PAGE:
Silva AJ, Stevens C, Tonegawa S, and Wang Y. Deficient hippocampal long-term potentiation in alpha-calcium- calmodulin kinase II mutant mice. Science 257: 201–206, 1992.PubMedGoogle Scholar
  219. 219.
    Skeberdis VA, Chevaleyre V, Lau CG, Goldberg JH, Pettit DL, Suadicani SO, Lin Y, Bennett MV, Yuste R, Castillo PE, and Zukin RS. Protein kinase A regulates calcium permeability of NMDA receptors. Nat Neurosci 9: 501–510, 2006.PubMedGoogle Scholar
  220. 220.
    Smith KE, Gibson ES, and Dell’Acqua ML. cAMP-dependent protein kinase postsynaptic localization regulated by NMDA receptor activation through translocation of an A-kinase anchoring protein scaffold protein. J Neurosci 26: 2391–2402, 2006.PubMedGoogle Scholar
  221. 221.
    Snyder GL, Galdi S, Fienberg AA, Allen P, Nairn AC, and Greengard P. Regulation of AMPA receptor dephosphorylation by glutamate receptor agonists. Neuropharmacology 45: 703–713, 2003.PubMedGoogle Scholar
  222. 222.
    Sorokin A, Kozlowski P, Graves L, and Philip A. Protein-tyrosine kinase Pyk2 mediates endothelin-induced p38 MAPK activation in glomerular mesangial cells. J Biol Chem 276: 21521–21528, 2001.PubMedGoogle Scholar
  223. 223.
    Staudinger J, Lu J, and Olson EN. Specific interaction of the PDZ domain protein PICK1 with the COOH terminus of protein kinase C-alpha. J Biol Chem 272: 32019–32024, 1997.PubMedGoogle Scholar
  224. 224.
    Steinberg SF and Brunton LL. Compartmentation of G protein-coupled signaling pathways in cardiac myocytes. Annu Rev Pharmacol Toxicol 41: 751–773, 2001.PubMedGoogle Scholar
  225. 225.
    Strack S, Barban MA, Wadzinski BE, and Colbran RJ. Differential inactivation of postsynaptic density-associated and soluble Ca2+/calmodulin-dependent protein kinase II by protein phosphatases 1 and 2A. J Neurochem 68: 2119–2128, 1997.PubMedCrossRefGoogle Scholar
  226. 226.
    Strack S, Chang D, Zaucha JA, Colbran RJ, and Wadzinski BE. Cloning and characterization of B delta, a novel regulatory subunit of protein phosphatase 2A. FEBS Lett 460: 462–466, 1999.PubMedGoogle Scholar
  227. 227.
    Strack S, Choi S, Lovinger DM, and Colbran RJ. Translocation of autophosphorylated calcium/calmodulin-dependent protein kinase II to the postsynaptic density. J Biol Chem 272: 13467–13470, 1997.PubMedGoogle Scholar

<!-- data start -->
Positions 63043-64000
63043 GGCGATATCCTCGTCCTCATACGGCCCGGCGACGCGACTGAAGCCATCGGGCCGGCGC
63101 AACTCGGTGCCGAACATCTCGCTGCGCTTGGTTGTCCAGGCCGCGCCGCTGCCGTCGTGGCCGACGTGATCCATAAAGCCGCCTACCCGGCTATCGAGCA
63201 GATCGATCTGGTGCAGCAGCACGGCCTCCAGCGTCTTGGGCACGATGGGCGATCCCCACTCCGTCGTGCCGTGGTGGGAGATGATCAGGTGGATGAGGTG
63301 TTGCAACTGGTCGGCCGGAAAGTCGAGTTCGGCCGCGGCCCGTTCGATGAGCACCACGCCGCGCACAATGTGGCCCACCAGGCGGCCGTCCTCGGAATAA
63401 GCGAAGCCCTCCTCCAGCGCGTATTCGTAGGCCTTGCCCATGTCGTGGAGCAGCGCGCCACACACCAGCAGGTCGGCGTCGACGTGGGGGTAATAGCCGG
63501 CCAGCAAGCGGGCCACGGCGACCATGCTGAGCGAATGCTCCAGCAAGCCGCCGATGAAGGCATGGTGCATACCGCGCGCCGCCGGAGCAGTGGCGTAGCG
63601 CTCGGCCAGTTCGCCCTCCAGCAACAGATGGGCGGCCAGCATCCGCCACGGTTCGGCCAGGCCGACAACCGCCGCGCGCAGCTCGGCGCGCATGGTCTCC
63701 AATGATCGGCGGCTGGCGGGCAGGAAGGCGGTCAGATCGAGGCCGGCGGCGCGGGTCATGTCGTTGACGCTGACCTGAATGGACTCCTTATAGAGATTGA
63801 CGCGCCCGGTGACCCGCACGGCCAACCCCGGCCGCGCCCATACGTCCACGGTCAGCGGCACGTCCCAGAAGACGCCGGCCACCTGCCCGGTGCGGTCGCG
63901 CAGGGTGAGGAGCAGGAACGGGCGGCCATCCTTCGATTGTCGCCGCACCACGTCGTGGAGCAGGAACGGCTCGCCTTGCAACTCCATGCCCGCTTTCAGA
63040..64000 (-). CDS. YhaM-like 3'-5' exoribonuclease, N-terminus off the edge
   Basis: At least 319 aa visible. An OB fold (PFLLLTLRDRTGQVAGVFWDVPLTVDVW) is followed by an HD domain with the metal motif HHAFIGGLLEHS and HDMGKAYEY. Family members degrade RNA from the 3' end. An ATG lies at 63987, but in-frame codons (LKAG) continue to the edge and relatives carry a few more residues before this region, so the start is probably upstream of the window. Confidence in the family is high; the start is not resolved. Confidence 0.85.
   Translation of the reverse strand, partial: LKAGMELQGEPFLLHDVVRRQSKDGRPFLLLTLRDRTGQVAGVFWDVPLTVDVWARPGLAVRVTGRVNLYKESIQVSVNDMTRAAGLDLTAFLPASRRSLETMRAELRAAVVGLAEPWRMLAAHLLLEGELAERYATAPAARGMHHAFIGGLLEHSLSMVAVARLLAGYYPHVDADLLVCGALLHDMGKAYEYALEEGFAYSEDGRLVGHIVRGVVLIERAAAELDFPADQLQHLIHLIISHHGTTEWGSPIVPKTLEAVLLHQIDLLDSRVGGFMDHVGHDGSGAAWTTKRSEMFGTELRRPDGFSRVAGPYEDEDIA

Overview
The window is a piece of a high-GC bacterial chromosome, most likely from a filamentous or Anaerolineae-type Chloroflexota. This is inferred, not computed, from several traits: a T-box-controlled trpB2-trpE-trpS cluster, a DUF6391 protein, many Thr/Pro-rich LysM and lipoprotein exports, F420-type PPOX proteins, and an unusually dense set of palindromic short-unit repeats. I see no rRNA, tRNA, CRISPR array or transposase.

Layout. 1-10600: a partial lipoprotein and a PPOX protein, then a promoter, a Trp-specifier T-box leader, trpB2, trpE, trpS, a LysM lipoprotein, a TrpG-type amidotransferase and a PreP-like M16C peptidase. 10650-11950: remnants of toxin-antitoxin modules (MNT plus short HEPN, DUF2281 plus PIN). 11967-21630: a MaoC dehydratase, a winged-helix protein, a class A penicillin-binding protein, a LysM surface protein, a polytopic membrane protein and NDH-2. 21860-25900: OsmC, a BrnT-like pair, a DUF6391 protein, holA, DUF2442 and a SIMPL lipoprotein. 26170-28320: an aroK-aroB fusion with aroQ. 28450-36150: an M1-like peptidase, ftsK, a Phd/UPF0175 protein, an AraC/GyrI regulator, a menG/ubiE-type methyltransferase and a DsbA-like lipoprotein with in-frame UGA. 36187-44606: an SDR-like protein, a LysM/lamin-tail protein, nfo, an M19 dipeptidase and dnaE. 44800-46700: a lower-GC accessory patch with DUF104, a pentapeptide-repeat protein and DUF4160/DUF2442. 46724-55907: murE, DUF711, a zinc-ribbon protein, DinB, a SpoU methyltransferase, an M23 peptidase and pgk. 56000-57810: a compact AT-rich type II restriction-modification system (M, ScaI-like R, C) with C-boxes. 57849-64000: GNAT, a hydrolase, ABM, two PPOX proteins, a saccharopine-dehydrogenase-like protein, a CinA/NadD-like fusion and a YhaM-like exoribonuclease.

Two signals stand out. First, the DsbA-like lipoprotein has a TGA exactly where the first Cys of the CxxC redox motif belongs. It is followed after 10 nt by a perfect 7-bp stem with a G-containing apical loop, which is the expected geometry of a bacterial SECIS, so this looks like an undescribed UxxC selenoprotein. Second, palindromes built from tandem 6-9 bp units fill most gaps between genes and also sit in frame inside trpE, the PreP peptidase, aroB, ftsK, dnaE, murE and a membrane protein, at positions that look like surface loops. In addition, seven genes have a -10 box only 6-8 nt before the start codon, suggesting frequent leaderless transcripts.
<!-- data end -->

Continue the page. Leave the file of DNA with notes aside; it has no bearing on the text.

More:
228. 228.
    Strack S and Colbran RJ. Autophosphorylation-dependent targeting of calcium/calmodulin-dependent protein kinase II by the NR2B subunit of the N-methyl-D-aspartate receptor. J Biol Chem 273: 20689–20692, 1998.PubMedGoogle Scholar
  229. 229.
    Strack S, McNeill RB, and Colbran RJ. Mechanism and regulation of calcium/calmodulin-dependent protein kinase II targeting to the NR2B subunit of the Nmethyl- D-aspartate receptor. J Biol Chem 275: 23798–23806, 2000.PubMedGoogle Scholar
  230. 230.
    Strack S, Robison AJ, Bass MA, and Colbran RJ. Association of calcium/calmodulindependent kinase II with developmentally regulated splice variants of the postsynaptic density protein densin-180. J Biol Chem 275: 25061–25064, 2000.PubMedGoogle Scholar
  231. 231.
    Strack S, Zaucha JA, Ebner FF, Colbran RJ, and Wadzinski BE. Brain protein phosphatase 2A: developmental regulation and distinct cellular and subcellular localization by B subunits. J Compar Neurol 392: 515–527, 1998.Google Scholar
  232. 232.
    Sun XX, Hodge JJ, Zhou Y, Nguyen M, and Griffith LC. The eag potassium channel binds and locally activates calcium/calmodulin-dependent protein kinase II. J Biol Chem 279: 10206–10214, 2004.PubMedGoogle Scholar
  233. 233.
    Svenningsson P, Nishi A, Fisone G, Girault JA, Nairn AC, and Greengard P. DARPP-32: an integrator of neurotransmission. Annu Rev Pharmacol Toxicol 44: 269–296, 2004.PubMedGoogle Scholar
  234. 234.
    Tanabe O, Nagase T, Murakami T, Nozaki H, Usui H, Nishito Y, Hayashi H, Kagamiyama H, and Takeda M. Molecular cloning of a 74-kDa regulatory subunit (B" or delta) of human protein phosphatase 2A. FEBS Lett 379: 107–111, 1996.PubMedGoogle Scholar
  235. 235.
    Tao J, Shumay E, McLaughlin S, Wang HY, and Malbon CC. Regulation of AKAPmembrane interactions by calcium. J Biol Chem 281: 23932–23944, 2006.PubMedGoogle Scholar
  236. 236.
    Tasken KA, Collas P, Kemmner WA, Witczak O, Conti M, and Tasken K. Phosphodiesterase 4D and protein kinase a type II constitute a signaling unit in the centrosomal area. J Biol Chem 276: 21999–22002, 2001.PubMedGoogle Scholar
  237. 237.
    Tavalin SJ, Colledge M, Hell JW, Langeberg LK, Huganir RL, and Scott JD. Regulation of GluR1 by the A-kinase anchoring protein 79 (AKAP79) signaling complex shares properties with long-term depression. J Neurosci 22: 3044–3051, 2002.PubMedGoogle Scholar
  238. 238.
    Tehrani MA, Mumby MC, and Kamibayashi C. Identification of a novel protein phosphatase 2A regulatory subunit highly expressed in muscle. J Biol Chem 271: 5164–5170, 1996.PubMedGoogle Scholar
  239. 239.